Many organically managed farms in Europe have low levels of soil phosphorus (P). Arable farms that rely strongly on biological nitrogen fixation (BNF) have been shown to have rather low outputs and a tendency to deplete soil P and potassium (K) compared with arable farms that have a lower reliance on BNF and higher external inputs. Therefore, research focusing on providing a balanced input of nitrogen (N), P, K and sulphur (S) from alternative sources is of interest to organically managed farms in Europe.

The aim of this study was to quantify P availability from different organic wastes applied alone or in combination to improve the mixtures’ N:P:K:S ratio. P availability was measured by P uptake and recovery in ryegrass grown in pots. The isotope dilution approach was used in which a non-labelled fertiliser is added to a soil that has been pre-incubated and equilibrated with labelled 33P.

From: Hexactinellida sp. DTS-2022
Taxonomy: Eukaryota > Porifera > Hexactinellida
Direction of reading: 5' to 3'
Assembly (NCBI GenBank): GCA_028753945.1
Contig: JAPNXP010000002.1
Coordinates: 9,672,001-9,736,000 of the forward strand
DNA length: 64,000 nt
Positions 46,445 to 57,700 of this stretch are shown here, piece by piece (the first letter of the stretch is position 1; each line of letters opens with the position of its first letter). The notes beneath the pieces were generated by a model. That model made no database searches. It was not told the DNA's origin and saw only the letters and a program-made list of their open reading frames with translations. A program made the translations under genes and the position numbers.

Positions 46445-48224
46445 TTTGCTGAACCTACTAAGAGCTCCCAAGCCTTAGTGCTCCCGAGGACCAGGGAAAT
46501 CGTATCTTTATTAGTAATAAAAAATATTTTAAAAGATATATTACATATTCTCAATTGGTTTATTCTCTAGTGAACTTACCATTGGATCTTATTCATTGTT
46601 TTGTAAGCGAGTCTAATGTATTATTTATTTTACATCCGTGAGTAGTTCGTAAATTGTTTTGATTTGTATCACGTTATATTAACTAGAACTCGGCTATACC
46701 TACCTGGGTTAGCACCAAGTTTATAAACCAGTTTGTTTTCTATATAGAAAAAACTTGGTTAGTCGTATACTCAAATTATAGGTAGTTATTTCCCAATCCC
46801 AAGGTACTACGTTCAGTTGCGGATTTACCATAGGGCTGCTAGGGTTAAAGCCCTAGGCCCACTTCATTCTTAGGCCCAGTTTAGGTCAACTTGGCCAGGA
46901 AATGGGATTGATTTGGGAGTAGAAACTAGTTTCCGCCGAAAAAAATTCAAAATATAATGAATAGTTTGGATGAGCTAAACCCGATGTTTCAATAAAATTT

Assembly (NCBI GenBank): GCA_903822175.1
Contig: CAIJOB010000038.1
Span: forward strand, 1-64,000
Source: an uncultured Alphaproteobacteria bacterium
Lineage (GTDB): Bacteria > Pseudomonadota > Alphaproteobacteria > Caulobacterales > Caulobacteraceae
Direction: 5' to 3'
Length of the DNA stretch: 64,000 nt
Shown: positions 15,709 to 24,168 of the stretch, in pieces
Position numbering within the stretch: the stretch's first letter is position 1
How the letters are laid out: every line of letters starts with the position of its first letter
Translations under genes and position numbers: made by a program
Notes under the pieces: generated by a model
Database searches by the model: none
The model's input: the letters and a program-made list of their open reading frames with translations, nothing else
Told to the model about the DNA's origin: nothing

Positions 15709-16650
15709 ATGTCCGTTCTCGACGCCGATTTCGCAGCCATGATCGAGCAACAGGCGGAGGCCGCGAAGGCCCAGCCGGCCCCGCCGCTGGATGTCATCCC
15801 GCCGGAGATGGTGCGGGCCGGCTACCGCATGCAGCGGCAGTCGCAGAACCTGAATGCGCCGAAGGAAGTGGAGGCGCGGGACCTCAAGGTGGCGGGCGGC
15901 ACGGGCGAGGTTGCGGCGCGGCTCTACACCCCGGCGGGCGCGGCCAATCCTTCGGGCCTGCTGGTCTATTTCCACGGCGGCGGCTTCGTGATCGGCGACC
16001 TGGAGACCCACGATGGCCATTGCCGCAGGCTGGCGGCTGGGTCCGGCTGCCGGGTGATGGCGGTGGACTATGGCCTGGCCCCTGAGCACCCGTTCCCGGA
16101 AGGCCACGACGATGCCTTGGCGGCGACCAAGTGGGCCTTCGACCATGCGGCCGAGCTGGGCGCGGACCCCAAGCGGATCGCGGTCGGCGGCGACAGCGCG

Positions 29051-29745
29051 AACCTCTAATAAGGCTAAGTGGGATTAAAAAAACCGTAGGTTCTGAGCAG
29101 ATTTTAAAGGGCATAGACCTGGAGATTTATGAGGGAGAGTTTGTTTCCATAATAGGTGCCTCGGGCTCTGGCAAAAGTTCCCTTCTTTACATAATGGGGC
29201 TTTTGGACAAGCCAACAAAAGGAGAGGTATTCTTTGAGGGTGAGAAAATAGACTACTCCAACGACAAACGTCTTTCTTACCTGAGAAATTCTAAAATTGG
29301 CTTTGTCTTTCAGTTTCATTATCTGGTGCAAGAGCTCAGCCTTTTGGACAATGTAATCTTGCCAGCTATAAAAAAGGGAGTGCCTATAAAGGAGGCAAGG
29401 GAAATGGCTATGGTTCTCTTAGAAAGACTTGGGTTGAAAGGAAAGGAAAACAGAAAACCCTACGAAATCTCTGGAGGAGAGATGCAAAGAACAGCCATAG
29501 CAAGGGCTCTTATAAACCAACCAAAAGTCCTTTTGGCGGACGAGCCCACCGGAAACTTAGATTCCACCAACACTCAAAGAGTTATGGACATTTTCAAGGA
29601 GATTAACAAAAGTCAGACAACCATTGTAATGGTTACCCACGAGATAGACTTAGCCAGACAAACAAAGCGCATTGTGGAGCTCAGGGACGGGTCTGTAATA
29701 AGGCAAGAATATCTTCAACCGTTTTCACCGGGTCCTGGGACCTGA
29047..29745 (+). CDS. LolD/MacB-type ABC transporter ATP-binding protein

The P recovery of the different organic wastes varied significantly (10–20 %). Manure and anaerobically digested manure mixed with ash from straw had the lowest P recovery. All the organic waste treatments had higher plant growth and P uptake compared with the negative control, but none of them reached the values observed after application of mineral P. Mixing digested manure with ash increased soil pH at the end of the experiment, which may explain the lower P availability. The highest P recovery was found in digested products, either manure alone or mixed with municipal waste or the industrial waste product Fertigro®. However, the mixture of digested manure and Fertigro® led to lower dry matter production, whereas Fertigro® used alone resulted in high leaf P concentrations but depressed shoot and root growth, presumably due to salinity effects and a decrease in soil pH. Anaerobic digestion increased the availability of P, which may be explained by the lower immobilisation potential of the remaining organic matter in the digestate.

This study highlights the potential challenges when attempting to improve the N:P:K:S ratios of waste-based fertilisers through mixing due to material interactions. However, such effects are likely to be overexpressed in pot trials that have a limited soil volume. Field trials are therefore needed to quantify such effects in practice.

Beatriz Gómez-Muñoz, Dorette Müller-Stöver, Veronika Hansen,Lars Stoumann, Jensen Jakob Magid